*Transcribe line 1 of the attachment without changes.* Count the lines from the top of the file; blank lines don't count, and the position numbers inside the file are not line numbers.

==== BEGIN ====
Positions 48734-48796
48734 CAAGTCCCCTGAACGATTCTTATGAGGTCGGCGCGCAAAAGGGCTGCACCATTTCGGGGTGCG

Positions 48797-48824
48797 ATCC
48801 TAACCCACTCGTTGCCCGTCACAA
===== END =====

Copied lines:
Positions 48734-48796